You get a few fund managers who play down the importance of shareholder voting. They have a bit of a point, in the sense that sometimes (often?) shareholders seem able to bring about more change through direct contact with the company, than through exercising their votes. Why then are some of these same fund managers lobbying for the introduction of a shareholder vote on remuneration in the US?
You could argue, or course, that the introduction of a shareholder vote on pay in the UK has had spin-off benefits. It certainly seems to have led to more dialogue between companies and investors over remuneration, even if it has (in my view) failed to bring exec pay under control (in fact I would argue that it has to some extent legitimised ever-increasing remuneration because of notional shareholder assent). But then doesn't that suggest that you need to see the vote as something more than a mechanism to be used. It builds on the idea of ownership (leaving aside some of the issues I've raised before for a sec) and therefore acts to give the investor the sense of a right to intervene. This is all pretty obvious I think?
So is it too cynical of me to suggest that those managers which play down the importance of voting yet lobby for its extension to new areas are at least in part seeking to downplay expectations of how they will exercise their voting rights. Translation: those that downplay voting may be less likely to vote against management. Again you could say fair enough. If they don't think voting has much power, why would they use the right to challenge management.
But I can't help thinking this is hugely counter-productive for those who genuinely think shareholders are/can be/should be comparable to 'owners'. The one big unanswered question in the corporate governance part of the debate on the crisis is whether more engaged shareholders may have mitigated some of the damage. Because shareholders (and we really mean fund managers primarily here) have so rarely opposed management on remuneration, for example, we can't be sure whether it could ever have a significant restraining effect on pay. But at present, based on recent experience, you could make a good case that it's not an effective way to address remuneration - if you think there is problem (not all fund managers do).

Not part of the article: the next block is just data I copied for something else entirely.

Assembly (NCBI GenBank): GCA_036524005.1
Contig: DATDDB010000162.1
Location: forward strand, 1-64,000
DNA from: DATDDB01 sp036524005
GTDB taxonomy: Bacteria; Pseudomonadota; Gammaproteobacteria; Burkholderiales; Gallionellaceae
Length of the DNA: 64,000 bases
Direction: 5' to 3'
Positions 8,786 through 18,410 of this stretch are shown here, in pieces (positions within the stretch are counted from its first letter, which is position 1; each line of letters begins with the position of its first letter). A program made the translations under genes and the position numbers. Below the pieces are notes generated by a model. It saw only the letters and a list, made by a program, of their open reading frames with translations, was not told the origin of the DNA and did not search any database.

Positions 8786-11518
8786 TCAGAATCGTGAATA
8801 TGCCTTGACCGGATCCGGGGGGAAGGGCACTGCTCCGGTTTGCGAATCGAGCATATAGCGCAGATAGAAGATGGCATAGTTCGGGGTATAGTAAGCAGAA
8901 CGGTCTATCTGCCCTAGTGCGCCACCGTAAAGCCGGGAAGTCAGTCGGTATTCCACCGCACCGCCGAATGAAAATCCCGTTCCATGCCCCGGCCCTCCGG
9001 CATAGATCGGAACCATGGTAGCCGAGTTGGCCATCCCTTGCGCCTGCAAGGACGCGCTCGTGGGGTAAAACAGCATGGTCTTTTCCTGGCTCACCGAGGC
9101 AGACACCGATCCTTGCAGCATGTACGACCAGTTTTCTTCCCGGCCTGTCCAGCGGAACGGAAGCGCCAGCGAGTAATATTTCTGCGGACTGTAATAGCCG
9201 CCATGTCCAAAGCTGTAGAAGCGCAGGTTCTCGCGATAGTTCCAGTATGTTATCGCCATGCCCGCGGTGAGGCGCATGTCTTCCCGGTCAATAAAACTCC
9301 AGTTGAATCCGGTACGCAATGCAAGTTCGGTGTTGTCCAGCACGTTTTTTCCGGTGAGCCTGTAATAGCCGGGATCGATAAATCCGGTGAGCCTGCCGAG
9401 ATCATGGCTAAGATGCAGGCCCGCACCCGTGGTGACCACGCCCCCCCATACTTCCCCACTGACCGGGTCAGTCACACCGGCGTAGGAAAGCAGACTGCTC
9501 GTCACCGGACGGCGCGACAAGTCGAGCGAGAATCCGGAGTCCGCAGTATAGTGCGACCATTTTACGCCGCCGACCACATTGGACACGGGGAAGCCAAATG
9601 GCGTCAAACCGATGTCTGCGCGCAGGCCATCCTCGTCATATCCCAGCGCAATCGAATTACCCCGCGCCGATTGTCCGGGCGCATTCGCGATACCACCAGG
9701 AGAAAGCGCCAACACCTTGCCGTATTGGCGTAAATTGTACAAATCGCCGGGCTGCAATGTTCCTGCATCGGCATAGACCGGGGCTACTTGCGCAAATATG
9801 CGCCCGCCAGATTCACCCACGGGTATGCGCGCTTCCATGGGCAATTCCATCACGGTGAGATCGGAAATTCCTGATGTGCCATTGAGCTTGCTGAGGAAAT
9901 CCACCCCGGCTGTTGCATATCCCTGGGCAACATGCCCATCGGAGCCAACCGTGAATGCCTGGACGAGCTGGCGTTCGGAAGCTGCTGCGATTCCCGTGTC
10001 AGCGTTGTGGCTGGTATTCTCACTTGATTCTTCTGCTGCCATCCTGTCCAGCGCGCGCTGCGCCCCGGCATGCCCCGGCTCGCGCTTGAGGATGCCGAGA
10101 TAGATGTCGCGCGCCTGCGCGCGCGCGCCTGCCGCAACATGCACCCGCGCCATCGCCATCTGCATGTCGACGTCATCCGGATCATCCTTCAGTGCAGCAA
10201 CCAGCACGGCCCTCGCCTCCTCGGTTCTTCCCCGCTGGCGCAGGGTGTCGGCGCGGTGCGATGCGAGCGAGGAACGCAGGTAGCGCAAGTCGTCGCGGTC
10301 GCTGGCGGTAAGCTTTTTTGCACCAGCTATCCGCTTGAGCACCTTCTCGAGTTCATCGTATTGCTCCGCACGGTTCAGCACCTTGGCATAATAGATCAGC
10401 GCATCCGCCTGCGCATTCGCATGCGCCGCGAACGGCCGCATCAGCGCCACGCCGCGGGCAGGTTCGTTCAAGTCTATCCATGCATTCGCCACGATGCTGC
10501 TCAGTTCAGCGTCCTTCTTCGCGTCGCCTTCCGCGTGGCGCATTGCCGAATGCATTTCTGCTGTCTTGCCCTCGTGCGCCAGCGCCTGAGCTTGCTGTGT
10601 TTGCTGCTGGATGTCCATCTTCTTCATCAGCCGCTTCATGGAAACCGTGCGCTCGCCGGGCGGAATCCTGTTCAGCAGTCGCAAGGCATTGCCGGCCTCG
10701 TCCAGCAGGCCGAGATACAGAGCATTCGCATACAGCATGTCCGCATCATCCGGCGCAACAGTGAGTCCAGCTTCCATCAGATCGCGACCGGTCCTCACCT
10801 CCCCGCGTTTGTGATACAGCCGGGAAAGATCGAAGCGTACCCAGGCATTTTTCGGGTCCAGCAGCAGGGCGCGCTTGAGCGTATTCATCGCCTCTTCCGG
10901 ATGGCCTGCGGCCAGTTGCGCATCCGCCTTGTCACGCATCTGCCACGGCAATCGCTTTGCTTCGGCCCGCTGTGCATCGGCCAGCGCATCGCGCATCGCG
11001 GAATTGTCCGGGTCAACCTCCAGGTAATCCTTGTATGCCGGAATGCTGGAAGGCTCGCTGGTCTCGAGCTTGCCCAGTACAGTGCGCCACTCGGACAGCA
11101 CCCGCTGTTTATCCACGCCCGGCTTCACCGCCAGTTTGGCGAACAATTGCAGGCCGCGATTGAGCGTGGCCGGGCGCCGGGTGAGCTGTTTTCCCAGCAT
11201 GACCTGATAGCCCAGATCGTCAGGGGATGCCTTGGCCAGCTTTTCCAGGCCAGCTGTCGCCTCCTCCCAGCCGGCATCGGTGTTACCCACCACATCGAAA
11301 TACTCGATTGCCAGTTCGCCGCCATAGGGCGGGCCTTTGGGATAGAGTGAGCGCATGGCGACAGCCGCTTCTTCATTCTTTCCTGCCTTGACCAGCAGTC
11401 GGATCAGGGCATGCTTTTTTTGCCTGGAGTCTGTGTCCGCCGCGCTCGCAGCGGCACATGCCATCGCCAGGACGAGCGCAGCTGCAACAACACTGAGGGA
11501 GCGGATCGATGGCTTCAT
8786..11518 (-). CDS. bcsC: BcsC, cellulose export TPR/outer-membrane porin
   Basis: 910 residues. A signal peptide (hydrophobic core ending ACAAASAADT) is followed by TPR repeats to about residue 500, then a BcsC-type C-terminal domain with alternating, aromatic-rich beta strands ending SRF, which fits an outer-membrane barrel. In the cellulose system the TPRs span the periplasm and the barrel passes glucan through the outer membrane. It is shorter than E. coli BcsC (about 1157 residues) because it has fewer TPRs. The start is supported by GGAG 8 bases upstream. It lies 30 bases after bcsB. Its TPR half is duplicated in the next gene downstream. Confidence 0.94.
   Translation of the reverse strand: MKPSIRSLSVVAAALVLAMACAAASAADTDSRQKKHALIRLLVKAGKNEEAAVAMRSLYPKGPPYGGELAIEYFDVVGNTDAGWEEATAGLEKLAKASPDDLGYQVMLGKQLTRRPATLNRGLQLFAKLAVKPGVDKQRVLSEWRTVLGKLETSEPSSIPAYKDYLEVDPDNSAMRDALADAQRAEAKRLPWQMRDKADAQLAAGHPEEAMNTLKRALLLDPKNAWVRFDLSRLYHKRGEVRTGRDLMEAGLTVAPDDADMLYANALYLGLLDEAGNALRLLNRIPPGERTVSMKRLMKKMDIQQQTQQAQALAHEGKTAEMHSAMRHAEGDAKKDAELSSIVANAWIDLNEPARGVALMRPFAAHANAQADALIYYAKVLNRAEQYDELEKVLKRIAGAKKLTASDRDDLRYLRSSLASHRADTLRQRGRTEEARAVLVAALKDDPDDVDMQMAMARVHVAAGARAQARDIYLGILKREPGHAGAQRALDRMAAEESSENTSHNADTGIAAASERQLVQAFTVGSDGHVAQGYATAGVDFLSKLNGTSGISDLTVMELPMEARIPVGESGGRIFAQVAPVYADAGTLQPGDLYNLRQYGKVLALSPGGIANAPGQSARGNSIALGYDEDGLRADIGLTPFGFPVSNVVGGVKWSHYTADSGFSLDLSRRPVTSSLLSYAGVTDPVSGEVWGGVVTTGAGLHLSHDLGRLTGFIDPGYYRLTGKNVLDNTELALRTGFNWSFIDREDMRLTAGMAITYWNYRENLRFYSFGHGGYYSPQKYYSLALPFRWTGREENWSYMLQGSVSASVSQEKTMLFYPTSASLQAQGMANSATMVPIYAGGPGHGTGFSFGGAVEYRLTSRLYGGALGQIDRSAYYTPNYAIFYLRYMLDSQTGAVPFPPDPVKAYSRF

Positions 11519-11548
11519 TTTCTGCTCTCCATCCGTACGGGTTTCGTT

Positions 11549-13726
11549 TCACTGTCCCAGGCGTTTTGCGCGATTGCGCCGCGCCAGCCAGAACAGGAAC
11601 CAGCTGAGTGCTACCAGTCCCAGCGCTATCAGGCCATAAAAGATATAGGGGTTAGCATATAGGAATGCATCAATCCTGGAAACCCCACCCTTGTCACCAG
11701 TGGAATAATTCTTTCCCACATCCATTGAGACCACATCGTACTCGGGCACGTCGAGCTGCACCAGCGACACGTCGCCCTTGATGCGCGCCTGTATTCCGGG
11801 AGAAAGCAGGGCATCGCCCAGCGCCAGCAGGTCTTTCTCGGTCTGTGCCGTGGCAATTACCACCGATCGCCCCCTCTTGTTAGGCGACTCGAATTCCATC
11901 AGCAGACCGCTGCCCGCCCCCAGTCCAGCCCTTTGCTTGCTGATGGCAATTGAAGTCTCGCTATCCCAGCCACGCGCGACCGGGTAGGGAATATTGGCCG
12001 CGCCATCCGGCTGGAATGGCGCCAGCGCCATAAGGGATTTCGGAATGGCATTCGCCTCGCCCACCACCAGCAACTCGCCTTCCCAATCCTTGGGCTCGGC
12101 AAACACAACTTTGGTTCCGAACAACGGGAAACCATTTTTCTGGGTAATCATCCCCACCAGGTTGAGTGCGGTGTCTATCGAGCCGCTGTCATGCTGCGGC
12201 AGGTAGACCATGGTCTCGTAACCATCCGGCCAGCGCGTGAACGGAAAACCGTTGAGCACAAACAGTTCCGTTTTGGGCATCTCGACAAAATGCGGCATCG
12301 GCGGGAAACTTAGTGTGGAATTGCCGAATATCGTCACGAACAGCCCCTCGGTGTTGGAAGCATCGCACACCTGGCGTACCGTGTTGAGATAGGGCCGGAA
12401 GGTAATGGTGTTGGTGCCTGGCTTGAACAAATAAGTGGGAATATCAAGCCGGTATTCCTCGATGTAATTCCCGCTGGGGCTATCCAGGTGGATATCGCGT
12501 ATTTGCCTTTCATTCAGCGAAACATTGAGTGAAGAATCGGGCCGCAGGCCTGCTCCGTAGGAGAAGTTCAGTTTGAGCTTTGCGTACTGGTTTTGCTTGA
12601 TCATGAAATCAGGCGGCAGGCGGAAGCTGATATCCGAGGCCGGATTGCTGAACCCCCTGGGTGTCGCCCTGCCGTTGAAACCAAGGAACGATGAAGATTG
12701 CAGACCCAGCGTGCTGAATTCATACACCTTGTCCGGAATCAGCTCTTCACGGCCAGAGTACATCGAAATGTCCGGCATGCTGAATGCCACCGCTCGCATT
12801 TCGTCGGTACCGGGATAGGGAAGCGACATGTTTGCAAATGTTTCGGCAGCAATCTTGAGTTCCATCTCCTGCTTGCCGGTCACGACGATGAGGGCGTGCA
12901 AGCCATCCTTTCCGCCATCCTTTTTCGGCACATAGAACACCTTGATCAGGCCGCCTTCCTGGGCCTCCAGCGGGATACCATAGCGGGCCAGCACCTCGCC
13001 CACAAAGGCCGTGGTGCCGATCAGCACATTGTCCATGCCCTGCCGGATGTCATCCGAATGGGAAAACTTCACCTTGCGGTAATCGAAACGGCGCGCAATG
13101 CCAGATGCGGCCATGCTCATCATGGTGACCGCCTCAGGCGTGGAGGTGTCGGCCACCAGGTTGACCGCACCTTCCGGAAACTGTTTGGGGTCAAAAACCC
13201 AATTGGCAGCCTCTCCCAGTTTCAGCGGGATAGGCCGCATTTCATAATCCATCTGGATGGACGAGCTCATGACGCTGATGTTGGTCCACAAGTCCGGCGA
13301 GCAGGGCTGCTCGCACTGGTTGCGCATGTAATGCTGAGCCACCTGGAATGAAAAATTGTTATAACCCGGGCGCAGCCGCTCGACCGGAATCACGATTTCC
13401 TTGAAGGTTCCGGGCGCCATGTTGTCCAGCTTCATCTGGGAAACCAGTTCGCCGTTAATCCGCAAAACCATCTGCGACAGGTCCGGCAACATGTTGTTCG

Those managers that demand further rights, yet fail to use them to challenge management are actually undermining the case for shareholder rights, and it's not surprising therefore to see progressive voices argue against the need to extend such rights.
Soren Kierkegaard famously said "People demand freedom of speech as a compensation for the freedom of thought which they seldom use." Something similar is going on with fund manager lobbying for greater shareholder rights.
PS. Part 1.